Favorite Movies of 2022 (So Far)

I’ve never done this before. I usually put out end of the year movie lists. It’s how I built the foundation of this blog and the routine I’ve stuck to year in, year out. I’ve toyed with doing a halfway list before, but I’ve never had enough to fill a top ten by summer.

Lo and behold, 2022 has been a MIGHTY year for movies so far that I find myself still buzzing high. (The fact that most of these movies are available to stream now is insane.) Whether these will make my eventual year-end list remains to be seen. I’ve been having such a good time that I just wanna stop and stare for a sec. This may be the year where I finally budge on my usual slot of ten, who knows!

These are my favorite movies in the first half of 2022.


I needed the laugh. If 2021 was like playing peekaboo at the theater, then February 2022 was when I finally felt comfortable going to the movies whenever I damn well wanted to. Having largely been away from cinemas for a year and a half, me and mine went RUNNING to see the Jackass boys on the big screen.

In the scheme of things, Forever is rather tame. Jackass 2 & 3, by comparison, are far rowdier and ambitious. This, of course, comes with the median age of the group—partly saved by younger newcomers this time around. Forever has more gross out gags than anything and a tremendous amount of dick punishment that my cinema-starved soul appreciated nonetheless. I’m betting this will be the first casualty once I get serious about my year-end favorites, and I say that without snark. Knoxville’s cannon stunt and (what looks to be) final bull stunt were worth seeing in the theater. Like I said, I just needed the laugh.


I was lukewarm on this movie in January but I’ve come around to it. Turns out I’m a sucker for movies when somebody says, “It’s happening again.” Things are going awry in Woodsboro again, and final girl Sidney Prescott finds herself ensnared in the killer cycle once more. The trick to this legacy sequel (“re-quel” is stupid, just say LEGACYQUEL) is the weaponized casting of a whole buncha fresh meat faces in an entirely new era of horror to bat against. “Elevated horror” gets put on the grill of a Comedy Central Roast special, while toxic fandoms get the brunt of the third-degree burns. Scream 5 boasts a mighty kill count in that regard. Where once I thought only the first Scream was essential, I am a firm believer that we need Scream to keep the genre and the popular culture at large in check.


It’s been tough trying to figure out what exactly I want in a Marvel movie post-Endgame. Turns out, Sam Raimi’s return was all I needed to get excited about this superhero enterprise again. I say that knowing full well Multiverse of Madness is MESSY. It’s the first of the MCU movies to tie-in things that happened in the Disney+ sector, and boy does this new interconnected model need more workshopping. Even a veteran director like Raimi can’t wrangle the MCU’s overlapping tapestry. And yet, his patented zooms and canted angles had me spellbound. When things got spooky – Raimi’s whole trademark – that was the movie I came to see. Multiverse of Madness is about 40% a horror movie, and that 40% rips and rules. Wanda gets to be Carrie unleashed – the final girl who’s had it up to here, while Benedict Cumberbatch gets to carve out his own comic book schtick outside of RDJ’s shadow. The mystic side of the MCU finally feels sinister and, ahem, stranger than hell. The sheer visual factor of Raimi’s verve makes all the difference. When a previously dead character emerges from the grave Evil Dead-style, I grinned like a madman.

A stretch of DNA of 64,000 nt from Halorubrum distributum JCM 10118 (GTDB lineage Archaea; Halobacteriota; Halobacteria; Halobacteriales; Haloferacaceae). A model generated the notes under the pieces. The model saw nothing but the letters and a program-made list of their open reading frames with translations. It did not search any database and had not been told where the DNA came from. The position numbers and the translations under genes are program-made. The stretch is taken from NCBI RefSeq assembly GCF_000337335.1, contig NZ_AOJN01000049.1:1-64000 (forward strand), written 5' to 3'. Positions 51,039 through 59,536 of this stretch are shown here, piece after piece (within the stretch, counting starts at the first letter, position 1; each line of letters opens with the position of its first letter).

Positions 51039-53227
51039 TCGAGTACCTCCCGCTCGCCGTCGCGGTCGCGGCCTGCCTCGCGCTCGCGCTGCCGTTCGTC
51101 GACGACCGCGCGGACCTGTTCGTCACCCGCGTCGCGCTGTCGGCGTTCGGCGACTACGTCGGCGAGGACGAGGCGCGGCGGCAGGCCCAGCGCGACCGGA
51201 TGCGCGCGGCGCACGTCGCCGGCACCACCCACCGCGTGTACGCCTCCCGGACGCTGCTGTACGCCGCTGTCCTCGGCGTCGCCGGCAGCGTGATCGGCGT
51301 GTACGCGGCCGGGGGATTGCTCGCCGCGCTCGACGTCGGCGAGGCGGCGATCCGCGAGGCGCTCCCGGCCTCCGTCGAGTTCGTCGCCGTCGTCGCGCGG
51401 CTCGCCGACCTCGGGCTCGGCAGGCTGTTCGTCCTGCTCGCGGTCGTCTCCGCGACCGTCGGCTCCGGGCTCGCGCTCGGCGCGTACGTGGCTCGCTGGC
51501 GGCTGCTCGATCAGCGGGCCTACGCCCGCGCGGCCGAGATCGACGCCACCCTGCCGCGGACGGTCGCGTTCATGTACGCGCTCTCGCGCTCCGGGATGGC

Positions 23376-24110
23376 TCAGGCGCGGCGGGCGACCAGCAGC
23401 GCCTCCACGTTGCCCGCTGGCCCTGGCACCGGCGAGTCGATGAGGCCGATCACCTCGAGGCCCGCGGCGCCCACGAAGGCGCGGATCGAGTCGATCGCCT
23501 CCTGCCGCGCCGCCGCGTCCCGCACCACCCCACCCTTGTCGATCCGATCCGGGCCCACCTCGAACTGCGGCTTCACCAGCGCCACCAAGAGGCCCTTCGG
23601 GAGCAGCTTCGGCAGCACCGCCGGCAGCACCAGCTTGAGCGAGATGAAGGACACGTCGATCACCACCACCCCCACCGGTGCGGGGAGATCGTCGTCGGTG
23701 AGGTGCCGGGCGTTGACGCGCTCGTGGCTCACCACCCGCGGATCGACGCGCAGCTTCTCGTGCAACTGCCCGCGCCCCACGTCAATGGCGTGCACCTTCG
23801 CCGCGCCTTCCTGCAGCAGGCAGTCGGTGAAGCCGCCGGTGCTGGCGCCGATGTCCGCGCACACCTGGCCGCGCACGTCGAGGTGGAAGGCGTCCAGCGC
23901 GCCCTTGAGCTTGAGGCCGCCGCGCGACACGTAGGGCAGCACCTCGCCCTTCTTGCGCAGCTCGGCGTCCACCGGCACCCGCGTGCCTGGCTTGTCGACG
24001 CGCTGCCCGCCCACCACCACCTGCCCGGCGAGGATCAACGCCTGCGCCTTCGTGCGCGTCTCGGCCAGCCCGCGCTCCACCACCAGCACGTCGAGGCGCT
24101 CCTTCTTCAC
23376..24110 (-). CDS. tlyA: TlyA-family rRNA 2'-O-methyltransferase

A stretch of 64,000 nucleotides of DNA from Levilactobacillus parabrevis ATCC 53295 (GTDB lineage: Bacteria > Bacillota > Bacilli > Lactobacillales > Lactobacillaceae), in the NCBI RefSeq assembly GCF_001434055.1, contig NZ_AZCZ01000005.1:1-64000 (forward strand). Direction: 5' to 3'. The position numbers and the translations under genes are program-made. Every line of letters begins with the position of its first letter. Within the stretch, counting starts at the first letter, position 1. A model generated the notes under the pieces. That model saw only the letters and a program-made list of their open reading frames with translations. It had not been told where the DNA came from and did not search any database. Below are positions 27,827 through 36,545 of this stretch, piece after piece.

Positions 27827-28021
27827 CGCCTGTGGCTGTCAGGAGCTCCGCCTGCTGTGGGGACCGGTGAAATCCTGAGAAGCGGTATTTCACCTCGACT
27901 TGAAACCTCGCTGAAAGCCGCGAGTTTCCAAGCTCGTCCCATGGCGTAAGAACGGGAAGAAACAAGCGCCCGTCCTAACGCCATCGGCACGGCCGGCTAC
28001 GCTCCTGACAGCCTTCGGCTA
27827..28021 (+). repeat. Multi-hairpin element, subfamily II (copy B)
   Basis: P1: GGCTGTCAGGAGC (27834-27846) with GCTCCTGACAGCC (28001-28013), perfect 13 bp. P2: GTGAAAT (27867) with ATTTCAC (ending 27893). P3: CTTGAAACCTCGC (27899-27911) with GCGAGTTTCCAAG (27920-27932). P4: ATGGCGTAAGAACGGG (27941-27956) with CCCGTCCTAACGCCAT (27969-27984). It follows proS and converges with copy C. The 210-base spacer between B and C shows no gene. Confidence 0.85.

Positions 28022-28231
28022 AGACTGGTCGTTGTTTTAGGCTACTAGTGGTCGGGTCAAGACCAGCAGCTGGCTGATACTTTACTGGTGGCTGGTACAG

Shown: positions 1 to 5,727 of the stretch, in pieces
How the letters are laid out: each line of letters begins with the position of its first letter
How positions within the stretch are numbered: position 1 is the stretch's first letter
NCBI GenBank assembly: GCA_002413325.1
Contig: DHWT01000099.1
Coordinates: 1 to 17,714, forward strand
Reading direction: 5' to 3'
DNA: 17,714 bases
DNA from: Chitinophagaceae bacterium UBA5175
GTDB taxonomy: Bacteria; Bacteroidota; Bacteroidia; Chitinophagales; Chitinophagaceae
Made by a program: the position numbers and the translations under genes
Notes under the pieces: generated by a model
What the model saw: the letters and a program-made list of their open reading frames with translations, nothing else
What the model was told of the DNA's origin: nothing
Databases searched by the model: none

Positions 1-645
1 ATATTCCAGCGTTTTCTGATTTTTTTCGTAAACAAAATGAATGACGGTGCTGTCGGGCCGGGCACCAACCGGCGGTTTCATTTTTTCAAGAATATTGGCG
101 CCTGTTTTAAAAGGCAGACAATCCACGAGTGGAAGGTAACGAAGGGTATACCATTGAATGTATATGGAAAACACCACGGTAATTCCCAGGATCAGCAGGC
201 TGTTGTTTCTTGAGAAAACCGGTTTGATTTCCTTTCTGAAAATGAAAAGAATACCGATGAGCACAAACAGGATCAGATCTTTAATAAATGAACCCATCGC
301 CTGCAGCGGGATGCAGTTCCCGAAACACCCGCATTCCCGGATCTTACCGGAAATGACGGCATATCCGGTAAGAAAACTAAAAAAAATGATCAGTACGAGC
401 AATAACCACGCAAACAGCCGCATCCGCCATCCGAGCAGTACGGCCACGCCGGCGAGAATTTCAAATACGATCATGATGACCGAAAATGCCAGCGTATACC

Raimi, you are not in director jail anymore, you are free.


Whether Belle counts as a 2021 or 2022 movie, I’ll leave for another time. All I can tell you is that this movie turned my eyes into mist. Anytime Belle sang, I got choked up. Kylie McNeill’s voice (in the English version) is straight up enrapturing. The internet is incoherent noise, we all know this. But every once in a while, there’s a connection. Belle ingeniously uses the familiar beats of Beauty and the Beast to tell a story about rediscovering yourself in the social media age instead of remaking a popular storybook romance, and the tender metaphor at its center is all the better for it. (Also: HOW COME NOBODY TOLD ME THIS WAS LOW-KEY A DIGIMON MOVIE???) I didn’t think I had an appetite for anime anymore. Suddenly, I’m wondering what else I’ve been missing.


I keep thinking the rom-com is dead then Sandra Bullock comes back around to ensure the genre’s survival. Bullock and Channing Tatum are an Olympic duo exuding so much damn charm to melt your face off. Save your age-gap discourse, I fell head over heels watching these two fall over each other in the jungle. Everybody’s looking for the next big thing to captivate moviegoers; sometimes all you need is the right pairing of stars. Sure, The Lost City wears its Romancing the Stone influence on its sleeve, but I assure you that’s a feature here, not a bug. Come for the Spielberg and Zemeckis nostalgia, stay for the winning romance and increasing buffoonery. I know Bullock set a “no sequels rule” following the disaster of Speed 2, but I sincerely hope she reconsiders.